The Back Pocket
Save Money With A Balance Transfer Credit Card
It is estimated that about a third of people fail to pay off their credit or store card balances in full every month, and therefore pay interest on the balance. If that applies to you, the chances are you could save money by applying for a new credit card which offers zero (or low) interest balance transfers. The way this works is that you take out a new credit card offering such a deal and immediately ask them to pay off the debt on your old card. The balance on your old card then becomes zero, and the entire balance goes on to your new card instead, with its zero or low interest rate. A number of card issuers offer these deals. Zero rate offers typically last from five to twelve months.
If you are confident that you can pay off the entire balance during this time, they are a good choice for saving money. If you think it may take longer to pay off the outstanding balance, a better option may be to apply for a card which offers a low rate for the entire life of the balance (i. until it is repaid). American Express™ offers a fixed, low APR for the life of the balance with its Platinum card.
If you are currently paying interest on a balance with your current card, it makes sense to transfer your existing store or credit card balance to another provider. There are a few points to watch out for, however. 1. Check if there is a charge for balance transfers Balance transfer fees are becoming more common as credit card issuers try to recover some of the money they lose by offering interest-free periods. Fees range up to 2% of the total balance. However, there are still several card providers offering free balance transfers. 2. Remember to pay off your balance every month Even though the card issuer offers an interest-free period, you will still have to make the minimum monthly payments by the monthly due date, or you will be charged interest. 3. Avoid spending extra on the card used for the transfer Most credit cards pay off balance transfers preferentially, so if you incur any other debts on the card, they will not be discharged until the entire transferred balance is paid off.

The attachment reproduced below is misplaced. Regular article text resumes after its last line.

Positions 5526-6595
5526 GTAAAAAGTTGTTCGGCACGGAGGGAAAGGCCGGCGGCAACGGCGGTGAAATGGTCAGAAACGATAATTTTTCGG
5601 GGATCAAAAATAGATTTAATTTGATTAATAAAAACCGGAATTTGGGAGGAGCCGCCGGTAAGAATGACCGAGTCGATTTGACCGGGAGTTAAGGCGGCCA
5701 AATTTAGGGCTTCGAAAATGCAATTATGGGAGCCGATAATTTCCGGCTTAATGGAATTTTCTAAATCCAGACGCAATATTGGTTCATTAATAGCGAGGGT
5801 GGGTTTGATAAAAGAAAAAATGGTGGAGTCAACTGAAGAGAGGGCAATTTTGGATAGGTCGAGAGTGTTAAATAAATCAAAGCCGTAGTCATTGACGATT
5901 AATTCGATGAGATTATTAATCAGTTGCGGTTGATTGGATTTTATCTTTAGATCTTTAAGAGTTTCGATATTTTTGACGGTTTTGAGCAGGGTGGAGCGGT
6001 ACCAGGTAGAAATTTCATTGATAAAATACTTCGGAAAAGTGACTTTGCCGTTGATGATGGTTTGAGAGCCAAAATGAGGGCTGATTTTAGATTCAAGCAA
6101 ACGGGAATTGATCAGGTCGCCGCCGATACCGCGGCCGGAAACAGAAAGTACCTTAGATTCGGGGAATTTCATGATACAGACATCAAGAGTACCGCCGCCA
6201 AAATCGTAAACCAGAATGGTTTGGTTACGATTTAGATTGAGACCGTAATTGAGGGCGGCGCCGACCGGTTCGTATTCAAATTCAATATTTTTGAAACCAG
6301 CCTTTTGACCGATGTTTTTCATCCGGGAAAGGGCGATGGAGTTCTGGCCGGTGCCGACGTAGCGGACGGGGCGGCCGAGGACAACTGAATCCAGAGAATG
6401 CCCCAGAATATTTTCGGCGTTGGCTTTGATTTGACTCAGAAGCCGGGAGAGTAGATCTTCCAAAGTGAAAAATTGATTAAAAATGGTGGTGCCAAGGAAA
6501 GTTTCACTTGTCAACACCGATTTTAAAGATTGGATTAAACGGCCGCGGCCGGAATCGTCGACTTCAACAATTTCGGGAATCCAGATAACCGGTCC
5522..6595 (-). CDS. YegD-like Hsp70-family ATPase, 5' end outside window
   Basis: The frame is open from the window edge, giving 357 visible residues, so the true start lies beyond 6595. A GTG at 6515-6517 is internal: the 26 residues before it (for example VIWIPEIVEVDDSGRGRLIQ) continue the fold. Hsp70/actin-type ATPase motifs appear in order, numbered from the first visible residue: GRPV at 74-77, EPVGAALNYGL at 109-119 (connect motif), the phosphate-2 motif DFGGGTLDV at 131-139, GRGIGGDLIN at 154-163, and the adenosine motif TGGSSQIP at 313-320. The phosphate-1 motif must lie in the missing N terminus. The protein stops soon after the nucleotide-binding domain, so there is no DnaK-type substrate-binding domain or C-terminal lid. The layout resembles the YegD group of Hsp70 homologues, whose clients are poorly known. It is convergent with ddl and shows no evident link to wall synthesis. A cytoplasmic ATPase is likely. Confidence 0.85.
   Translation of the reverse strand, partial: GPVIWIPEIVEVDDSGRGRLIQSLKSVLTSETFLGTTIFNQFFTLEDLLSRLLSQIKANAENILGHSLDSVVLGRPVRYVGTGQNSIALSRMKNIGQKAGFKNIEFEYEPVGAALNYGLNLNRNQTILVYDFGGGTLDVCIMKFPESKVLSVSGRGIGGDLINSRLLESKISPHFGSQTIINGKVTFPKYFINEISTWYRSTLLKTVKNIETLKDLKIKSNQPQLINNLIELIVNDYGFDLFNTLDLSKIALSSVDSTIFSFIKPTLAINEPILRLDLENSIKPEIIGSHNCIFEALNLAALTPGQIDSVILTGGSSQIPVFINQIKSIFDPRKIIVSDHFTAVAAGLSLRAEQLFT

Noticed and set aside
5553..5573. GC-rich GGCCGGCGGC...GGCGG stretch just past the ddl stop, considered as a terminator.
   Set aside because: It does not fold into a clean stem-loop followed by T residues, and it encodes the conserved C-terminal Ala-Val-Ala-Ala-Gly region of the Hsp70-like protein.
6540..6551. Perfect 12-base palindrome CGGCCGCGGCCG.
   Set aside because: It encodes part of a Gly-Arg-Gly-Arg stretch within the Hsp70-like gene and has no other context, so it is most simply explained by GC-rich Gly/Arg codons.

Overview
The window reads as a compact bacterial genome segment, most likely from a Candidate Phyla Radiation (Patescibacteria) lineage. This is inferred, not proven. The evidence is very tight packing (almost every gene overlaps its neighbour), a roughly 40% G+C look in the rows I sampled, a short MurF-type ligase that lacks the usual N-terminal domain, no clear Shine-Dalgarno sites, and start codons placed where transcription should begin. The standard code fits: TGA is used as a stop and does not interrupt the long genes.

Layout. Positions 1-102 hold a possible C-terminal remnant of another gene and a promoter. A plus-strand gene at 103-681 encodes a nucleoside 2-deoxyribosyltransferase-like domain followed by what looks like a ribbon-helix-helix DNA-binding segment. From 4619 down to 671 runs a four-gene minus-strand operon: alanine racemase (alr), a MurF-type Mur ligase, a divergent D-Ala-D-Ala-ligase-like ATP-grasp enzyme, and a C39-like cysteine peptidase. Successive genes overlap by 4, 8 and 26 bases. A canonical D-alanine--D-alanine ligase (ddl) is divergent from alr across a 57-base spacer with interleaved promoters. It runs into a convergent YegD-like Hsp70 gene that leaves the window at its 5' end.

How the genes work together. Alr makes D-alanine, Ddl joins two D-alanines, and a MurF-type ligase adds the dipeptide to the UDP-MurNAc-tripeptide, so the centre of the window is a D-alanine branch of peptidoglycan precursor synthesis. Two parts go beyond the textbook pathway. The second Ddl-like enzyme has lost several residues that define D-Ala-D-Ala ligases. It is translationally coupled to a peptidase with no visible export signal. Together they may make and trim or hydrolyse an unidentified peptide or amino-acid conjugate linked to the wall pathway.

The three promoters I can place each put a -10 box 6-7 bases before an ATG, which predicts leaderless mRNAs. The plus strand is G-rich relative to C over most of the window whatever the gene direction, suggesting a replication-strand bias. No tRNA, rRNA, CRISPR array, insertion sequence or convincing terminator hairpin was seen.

That means any new spending will be “trapped” on the card, accruing full interest charges. If you are using your new card to service a balance transfer, therefore, do NOT use it for additional spending as well – use another card instead. 4. Switch again when the introductory period expires If you have failed to pay off the balance completely once the 0% introductory rate for balance transfers expires, you could apply for another card and transfer your balance again. However, if you plan to do this you should always remember, in the month the 0% deal ends, to move the debt again to another 0% offer. This means you will need to apply for another card about six weeks before the introductory period ends. You will need to be well organized and remind yourself to do this. 5. Note that your credit rating may suffer If you apply for a number of credit cards, especially at the same time, your applications will be noted by the credit reference agencies, and your credit score may suffer. The most important preventative measure is to spread card applications out.
Do this and most people with reasonable income and no bad debts will be fine, though be aware that there will be a small risk to your ability to get competitive credit in future. Having decided on the type of balance transfer deal you are looking for, do take the time to study the market and see what is available. Do not simply fill in and return the next credit card application form that arrives in the mail. Credit card comparison sites such as www.finest-credit-cards.com can make this easier for you by listing all current card offers for you to choose from, and also have a range of articles offering unbiased advice and information.
The Back Pocket Articles
The Back Pocket Books
The Back Pocket